The march is over, what happens now?
“The march is over. I’ve done my job. Marching for life was hard work and very rewarding but that’s it for this year. I probably won’t even think about abortion or its effects on society until next year….”
Another March for Life has come and gone. I know better than anyone that we get so caught up in the business of our lives that we become desensitised to what we so passionately marched for. We say we are pro-life, but what are we actually doing about it on a daily basis? As a hibernating grizzly eats grass to obstruct his normal digestive process in preparation prior to hibernation, the same can be said for those of us who partake in the March for Life only to justify our inactivity for the rest of the year. It is agreed the pro-life message must be dealt with, but for some this means only by other people.
As one honest pro-lifer recently wrote on Instagram, “nothing like the March for Life to get you out of your apathetic stupor”.
I struggled with this harsh reality myself. I was a “hibernating” pro-lifer. I marched for life, but it ended there. I remember thinking after attending my first March for Life four years ago, “Abortion is such a big giant to overcome. Politicians who have status back this grave act of genocide, and their parties don’t even want to discuss the abortion issue. I’m a high school student, I don’t have a degree and I don’t have a name for myself. How can my actions help defeat such a large and ever-growing obstacle?” These thoughts kept me from getting involved in the pro-life movement. So many think that in order to do something great with our lives we must first become great. What I - and so many others - have failed to realize is that greatness is already in you. If you marched for life, this message flows through your veins. You want to go up to every mother considering abortion and plead with her to keep that radiant human life which is developing inside her. You want to give her anything she needs to keep her child. You sympathise with those 300 babies that are given the death penalty each day. You want to cry out to our government in hopes that they will finally see this mass genocide for what it really is. If this describes you, then you have great potential.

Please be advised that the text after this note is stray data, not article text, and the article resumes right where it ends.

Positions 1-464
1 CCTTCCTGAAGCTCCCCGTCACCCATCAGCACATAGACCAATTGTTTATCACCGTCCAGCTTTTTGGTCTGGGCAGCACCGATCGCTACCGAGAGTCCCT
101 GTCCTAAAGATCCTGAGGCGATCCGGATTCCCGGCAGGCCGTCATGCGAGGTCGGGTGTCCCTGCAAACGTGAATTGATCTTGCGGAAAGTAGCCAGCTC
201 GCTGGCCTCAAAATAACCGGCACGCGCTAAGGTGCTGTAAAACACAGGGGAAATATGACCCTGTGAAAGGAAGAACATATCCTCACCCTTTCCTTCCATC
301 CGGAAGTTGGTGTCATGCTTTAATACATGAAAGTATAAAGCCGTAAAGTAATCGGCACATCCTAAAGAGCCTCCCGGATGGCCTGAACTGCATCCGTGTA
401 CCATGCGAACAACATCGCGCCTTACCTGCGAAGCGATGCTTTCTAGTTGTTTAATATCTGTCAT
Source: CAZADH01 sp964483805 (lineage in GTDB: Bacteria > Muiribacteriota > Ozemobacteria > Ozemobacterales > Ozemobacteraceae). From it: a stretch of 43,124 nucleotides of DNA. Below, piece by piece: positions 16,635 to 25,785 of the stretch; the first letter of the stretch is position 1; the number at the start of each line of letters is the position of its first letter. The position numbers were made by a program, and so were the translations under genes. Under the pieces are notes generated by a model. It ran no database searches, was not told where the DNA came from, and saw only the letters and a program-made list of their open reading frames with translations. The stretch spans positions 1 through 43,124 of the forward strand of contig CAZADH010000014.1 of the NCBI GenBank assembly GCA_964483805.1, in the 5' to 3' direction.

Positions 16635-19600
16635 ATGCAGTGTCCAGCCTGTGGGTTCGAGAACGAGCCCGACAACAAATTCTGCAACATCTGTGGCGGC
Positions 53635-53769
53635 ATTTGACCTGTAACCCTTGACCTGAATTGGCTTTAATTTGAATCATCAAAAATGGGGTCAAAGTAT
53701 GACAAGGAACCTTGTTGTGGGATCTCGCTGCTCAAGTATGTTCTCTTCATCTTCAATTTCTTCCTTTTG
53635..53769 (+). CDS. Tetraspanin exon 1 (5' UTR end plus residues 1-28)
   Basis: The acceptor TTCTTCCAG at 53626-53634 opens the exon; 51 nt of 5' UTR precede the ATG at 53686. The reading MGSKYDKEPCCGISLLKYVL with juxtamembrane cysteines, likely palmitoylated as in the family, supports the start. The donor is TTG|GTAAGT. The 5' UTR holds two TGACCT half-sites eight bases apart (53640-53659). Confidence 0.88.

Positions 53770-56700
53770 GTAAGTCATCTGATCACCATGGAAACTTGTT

Three hundred murders. Three hundred crimes against humanity every day. Lives inhumanely taken under the euphemism of “choice”. Many pro-“choice” activists shout, ‘my body, my choice’, but they fail to recognize that some choices are wrong. Our rights end when we infringe on the rights of another person. It’s so easy to refute, yet somehow our country is divided.
Marching for life is good, and it is necessary, but it shouldn’t end there. We marched not as single people seeking separate objectives, but as a united whole aiming for a common end. There is strength in numbers, but greatness in unity. So what do we do? The march is over and you want to get involved, but how? If you have the will and desire to do something, you can act on that greatness inside you to make a difference. Pro-lifers need to do more than just march. Every single pro-lifer in Canada is able to give their time, talent or treasure to help end abortion in our lifetime. When we do our part, we can truly say we are pro-life. When I realized this, I looked for ways that my actions could help the larger movement put an end to this unrestricted practice of abortion. I volunteered for local pro-life organizations, I joined the pro-life club at my university and I have given money to help this message of life go forth. It is that love for life that allows me to continue all my efforts. Pro-life work didn’t end when I finished marching on Parliament Hill for the first time four years ago; it began.
So I ask you, why did you March?